Reg Greiner is the founder and managing partner of Thornblade Capital, a private equity firm based in Greenville, SC.
Thornblade has closed two deals sourced on Axial to date. In November 2016, their portfolio company HKA Enterprises acquired Universal Staffing Solutions after connecting with their advisor Touchstone Advisors. In August 2017, Thornblade acquired an Orlando-based company in the food distribution segment after connecting with The Premier Business Group via Axial. Reg says Axial provides access to deals “which would take me 10x as long to find, source, and understand on my own.”
Read on to learn why Reg takes a “one investment at a time” approach to dealmaking and how a John Deere tractor once won him a deal.
Axial: Thornblade invested in staffing company HKA Holdings back in 2007. How has the business grown since then?
We’ve made nine add-on acquisitions to date. Since investing in them ten years ago, we’ve grown the business from $30 million in revenue to $250 million today.
Right now, I would say 80% of my focus is on growing HKA Enterprises. We’re aggressively building, and I can tell you we’ve have enjoyed the entire journey in building this great platform. Being the sole LP in Thornblade, there’s no timer or influence on when to enter or exit an investment while at the same time, there is no time commitment or allocation that confines how much time is spent growing HKA. This allows us complete autonomy and flexibility to exit when the markets and opportunity are right. With most captive funds, you have market timing and a fund’s investment period and expiration to contend with, which could many times prevent higher returns.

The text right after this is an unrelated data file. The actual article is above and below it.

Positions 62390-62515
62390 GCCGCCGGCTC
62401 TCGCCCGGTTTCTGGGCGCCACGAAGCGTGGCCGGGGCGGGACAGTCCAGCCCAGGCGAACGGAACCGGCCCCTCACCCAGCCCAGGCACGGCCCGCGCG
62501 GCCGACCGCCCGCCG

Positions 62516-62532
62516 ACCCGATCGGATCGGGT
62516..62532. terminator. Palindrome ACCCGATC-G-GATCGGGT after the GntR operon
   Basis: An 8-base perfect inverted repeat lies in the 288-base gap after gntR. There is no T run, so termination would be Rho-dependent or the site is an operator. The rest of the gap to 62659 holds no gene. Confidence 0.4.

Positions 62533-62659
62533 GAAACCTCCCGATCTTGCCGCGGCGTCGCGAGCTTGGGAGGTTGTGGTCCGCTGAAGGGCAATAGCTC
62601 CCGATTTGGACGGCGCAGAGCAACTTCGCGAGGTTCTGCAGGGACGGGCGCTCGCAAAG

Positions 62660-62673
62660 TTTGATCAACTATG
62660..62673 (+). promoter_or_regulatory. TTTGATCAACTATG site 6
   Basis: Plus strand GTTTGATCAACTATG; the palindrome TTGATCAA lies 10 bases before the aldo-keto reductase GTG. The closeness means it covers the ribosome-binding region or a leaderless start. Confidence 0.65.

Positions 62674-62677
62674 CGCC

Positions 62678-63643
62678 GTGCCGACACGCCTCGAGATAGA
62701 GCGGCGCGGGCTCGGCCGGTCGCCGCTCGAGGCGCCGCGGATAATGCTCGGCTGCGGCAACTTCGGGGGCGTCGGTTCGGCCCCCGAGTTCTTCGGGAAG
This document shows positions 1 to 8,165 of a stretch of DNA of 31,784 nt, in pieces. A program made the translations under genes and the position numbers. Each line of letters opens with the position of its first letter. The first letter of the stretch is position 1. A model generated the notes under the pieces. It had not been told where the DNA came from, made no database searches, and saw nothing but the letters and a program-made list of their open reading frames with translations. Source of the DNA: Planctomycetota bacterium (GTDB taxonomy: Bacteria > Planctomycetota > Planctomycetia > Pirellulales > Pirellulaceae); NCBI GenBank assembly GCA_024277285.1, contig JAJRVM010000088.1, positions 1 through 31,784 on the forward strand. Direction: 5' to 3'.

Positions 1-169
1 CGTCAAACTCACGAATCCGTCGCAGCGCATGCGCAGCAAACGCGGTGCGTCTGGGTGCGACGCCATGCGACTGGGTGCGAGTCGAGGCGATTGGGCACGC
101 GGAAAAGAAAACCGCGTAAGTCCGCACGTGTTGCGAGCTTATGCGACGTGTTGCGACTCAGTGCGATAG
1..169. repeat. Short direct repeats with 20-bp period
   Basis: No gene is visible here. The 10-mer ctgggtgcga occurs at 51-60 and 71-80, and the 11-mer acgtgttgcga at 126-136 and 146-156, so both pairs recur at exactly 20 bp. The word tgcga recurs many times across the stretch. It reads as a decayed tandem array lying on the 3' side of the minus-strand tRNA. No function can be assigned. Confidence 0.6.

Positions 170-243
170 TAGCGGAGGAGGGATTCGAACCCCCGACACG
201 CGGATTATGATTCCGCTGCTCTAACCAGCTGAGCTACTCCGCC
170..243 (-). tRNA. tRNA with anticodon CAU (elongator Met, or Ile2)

At Thornblade we believe strongly in focusing on one investment at a time. When you’re giving a family-run business your commitment to take it to the next level, how are you supposed to deliver on that when you have multiple portfolio companies and only so much time in the day to manage and affect change within a business? Is your firm really going to understand the business and grow it with your sleeves rolled up? Probably not.
Plus, being so focused on one company, we get far deeper than you would ever imagine within an industry. It’s hard not to live and breathe an industry segment when it’s your sole focus. By the time we leave, everyone knows us within the industry. Not for who we are, but for the activity we are making within the industry.
One of the nine acquisitions HKA has made to date is Universal Staffing Solutions, a deal you found on Axial and closed in November 2016. How did you come across the opportunity?
It’s a funny story — we were in the process of making another acquisition literally a few miles down the road in the same market, and a common customer and colleague, Touchstone Advisors (based in Hartford) reached out to us via Axial. We were in a meeting and they mentioned there was another staffing vendor they knew getting ready to look at strategic options.
Within an hour, I went to Axial and found the deal. Universal Staffing Solutions was located three and a half miles from the acquisition we’d just closed on. We closed 60 days later.